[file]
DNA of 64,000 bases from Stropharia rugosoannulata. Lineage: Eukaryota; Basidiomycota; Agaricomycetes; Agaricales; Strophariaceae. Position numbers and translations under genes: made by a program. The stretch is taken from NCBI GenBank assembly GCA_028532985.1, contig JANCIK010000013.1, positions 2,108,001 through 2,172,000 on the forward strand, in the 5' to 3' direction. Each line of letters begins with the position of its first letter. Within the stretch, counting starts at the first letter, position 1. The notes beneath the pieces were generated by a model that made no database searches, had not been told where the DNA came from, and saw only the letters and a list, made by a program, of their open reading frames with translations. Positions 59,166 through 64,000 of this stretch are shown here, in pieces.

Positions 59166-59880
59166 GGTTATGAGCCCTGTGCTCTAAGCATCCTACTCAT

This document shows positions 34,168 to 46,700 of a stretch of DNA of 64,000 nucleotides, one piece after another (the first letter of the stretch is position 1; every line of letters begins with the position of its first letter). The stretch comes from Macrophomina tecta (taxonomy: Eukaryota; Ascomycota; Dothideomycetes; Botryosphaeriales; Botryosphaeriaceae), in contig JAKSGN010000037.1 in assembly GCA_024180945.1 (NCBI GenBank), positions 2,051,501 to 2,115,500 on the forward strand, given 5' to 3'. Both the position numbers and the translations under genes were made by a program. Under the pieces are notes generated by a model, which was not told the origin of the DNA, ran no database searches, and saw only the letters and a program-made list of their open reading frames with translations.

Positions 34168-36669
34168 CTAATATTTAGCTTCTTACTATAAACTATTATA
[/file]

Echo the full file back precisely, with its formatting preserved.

DNA of 64,000 bases from Stropharia rugosoannulata. Lineage: Eukaryota; Basidiomycota; Agaricomycetes; Agaricales; Strophariaceae. Position numbers and translations under genes: made by a program. The stretch is taken from NCBI GenBank assembly GCA_028532985.1, contig JANCIK010000013.1, positions 2,108,001 through 2,172,000 on the forward strand, in the 5' to 3' direction. Each line of letters begins with the position of its first letter. Within the stretch, counting starts at the first letter, position 1. The notes beneath the pieces were generated by a model that made no database searches, had not been told where the DNA came from, and saw only the letters and a list, made by a program, of their open reading frames with translations. Positions 59,166 through 64,000 of this stretch are shown here, in pieces.

Positions 59166-59880
59166 GGTTATGAGCCCTGTGCTCTAAGCATCCTACTCAT

This document shows positions 34,168 to 46,700 of a stretch of DNA of 64,000 nucleotides, one piece after another (the first letter of the stretch is position 1; every line of letters begins with the position of its first letter). The stretch comes from Macrophomina tecta (taxonomy: Eukaryota; Ascomycota; Dothideomycetes; Botryosphaeriales; Botryosphaeriaceae), in contig JAKSGN010000037.1 in assembly GCA_024180945.1 (NCBI GenBank), positions 2,051,501 to 2,115,500 on the forward strand, given 5' to 3'. Both the position numbers and the translations under genes were made by a program. Under the pieces are notes generated by a model, which was not told the origin of the DNA, ran no database searches, and saw only the letters and a program-made list of their open reading frames with translations.

Positions 34168-36669
34168 CTAATATTTAGCTTCTTACTATAAACTATTATA